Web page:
Broadway theatres will not be reopening in 2020 due to the Coronavirus pandemic, it has been announced.
New York industry trade association The Broadway League confirmed that all 41 venues will remain closed until the end of 2020, as theatre bosses struggle to conceive of a feasible way to make theatres comply with social distancing rules.
Broadway performances will remain suspended until January 3, 2021 at the earliest, as work continues “with city and state officials as well as leaders in science, technology, and medicine to formulate the best plan to restart the industry”.
‘We’ll be back’: Broadway theatres will remain shuttered until 2021.
Broadway League board chair Thomas Schumacher said: “The Broadway experience can be deeply personal but it is also, crucially, communal.
“The alchemy of 1000 strangers bonding into a single audience fuelling each performer on stage and behind the scenes will be possible again when Broadway theatres can safely host full houses.
“Every single member of our community is eager to get back to work sharing stories that inspire our audience through the transformative power of a shared live experience.
“The safety of our cast, crew, orchestra and audience is our highest priority and we look forward to returning to our stages only when it’s safe to do so. One thing is for sure, when we return we will be stronger and more needed than ever.”
Broadway League president Charlotte St. Martin added: “We are focused on identifying and implementing necessary measures that will enable us to resume performances safely for Broadway audiences and employees.
“We are determined to bring back the people who rely on this industry for their livelihood, and to welcome back all those who love this vital part of New York City, as soon as it is safe to do so.
“As so many of us in the Broadway community have been saying during this time, we’ll be back, and we have so many more stories to tell.”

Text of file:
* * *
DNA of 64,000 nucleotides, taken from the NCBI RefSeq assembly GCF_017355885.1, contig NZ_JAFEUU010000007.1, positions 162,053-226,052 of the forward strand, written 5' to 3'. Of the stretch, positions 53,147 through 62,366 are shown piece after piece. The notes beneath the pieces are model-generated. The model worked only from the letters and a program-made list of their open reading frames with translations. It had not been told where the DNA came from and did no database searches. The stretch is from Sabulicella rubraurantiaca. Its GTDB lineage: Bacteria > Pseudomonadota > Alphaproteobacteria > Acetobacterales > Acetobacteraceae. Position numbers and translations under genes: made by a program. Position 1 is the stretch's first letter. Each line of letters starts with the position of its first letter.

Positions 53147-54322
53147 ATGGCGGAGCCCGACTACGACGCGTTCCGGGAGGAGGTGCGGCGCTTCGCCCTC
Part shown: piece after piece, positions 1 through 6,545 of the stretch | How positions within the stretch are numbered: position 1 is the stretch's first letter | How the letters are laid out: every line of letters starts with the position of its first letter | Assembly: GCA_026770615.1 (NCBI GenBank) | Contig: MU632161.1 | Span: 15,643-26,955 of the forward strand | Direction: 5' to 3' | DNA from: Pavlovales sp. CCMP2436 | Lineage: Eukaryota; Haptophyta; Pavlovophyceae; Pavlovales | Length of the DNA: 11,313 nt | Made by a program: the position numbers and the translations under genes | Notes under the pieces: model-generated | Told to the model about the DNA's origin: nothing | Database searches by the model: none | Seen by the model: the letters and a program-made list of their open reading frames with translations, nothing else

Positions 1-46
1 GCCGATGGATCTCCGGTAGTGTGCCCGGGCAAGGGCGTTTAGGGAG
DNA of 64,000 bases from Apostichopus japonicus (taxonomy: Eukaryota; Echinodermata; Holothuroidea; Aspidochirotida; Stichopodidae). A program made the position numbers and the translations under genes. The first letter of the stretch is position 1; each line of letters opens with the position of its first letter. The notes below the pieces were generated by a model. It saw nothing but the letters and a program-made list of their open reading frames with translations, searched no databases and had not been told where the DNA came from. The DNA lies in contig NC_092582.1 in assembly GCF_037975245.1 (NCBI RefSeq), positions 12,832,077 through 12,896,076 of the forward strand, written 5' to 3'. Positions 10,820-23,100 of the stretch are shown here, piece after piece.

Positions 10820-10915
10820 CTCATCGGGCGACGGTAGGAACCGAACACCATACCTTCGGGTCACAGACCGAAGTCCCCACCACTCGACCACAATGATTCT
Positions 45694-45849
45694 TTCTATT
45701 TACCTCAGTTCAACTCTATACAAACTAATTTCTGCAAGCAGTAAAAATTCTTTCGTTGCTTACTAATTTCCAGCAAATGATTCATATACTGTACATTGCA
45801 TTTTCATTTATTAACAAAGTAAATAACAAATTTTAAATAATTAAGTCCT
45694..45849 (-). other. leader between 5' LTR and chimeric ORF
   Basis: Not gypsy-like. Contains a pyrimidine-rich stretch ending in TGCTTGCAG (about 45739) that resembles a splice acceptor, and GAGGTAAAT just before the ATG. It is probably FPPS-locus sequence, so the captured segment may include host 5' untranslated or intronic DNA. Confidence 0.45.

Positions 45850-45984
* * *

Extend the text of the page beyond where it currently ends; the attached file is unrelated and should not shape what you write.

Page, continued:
West End shows to test temperature checks and drive-in performances amid battle to re-open.
The approach taken on Broadway is different to that on London’s West End, where Andrew Lloyd Webber has announced hopes to test live performances this year using thermal imaging cameras to run temperature checks.
The composer told the BBC earlier this month: “What I hope to do is to demonstrate what has happened in South Korea at the London Palladium… we’ve just had the final piece of equipment delivered and it’s just clearing customs. Then we’re going to do a series of tests to see if it’s going to work.
“The reason that we’ve chosen the Palladium is that it’s a very big theatre, just under 2,300 seats. It’s the biggest theatre we have and in one way the most problematic. We want to be able to demonstrate there that this can work.
“All we can do is continue to be positive and demonstrate we can open. If we do that and we fail, then at least we’ve tried.”
Meanwhile, West End concert musical Six is planning to hold distanced drive-in performances across the UK.
All West End theatres will remain closed until at least August 2, with a “roadmap” published by UK culture secretary Oliver Dowden not including firm dates for when theatres may be allowed to resume.
Dowden said: “I desperately want to raise the curtain on live performances in theatres and music venues as soon we can — they are the soul of our nation and a lynchpin of our world-beating creative industries.
“We know the challenges — theatres must be full to make money, and performers need to be safe on stage as they sing, dance and play instruments — but I am determined to ensure the performing arts do not stay closed longer than is absolutely necessary to protect public health.”
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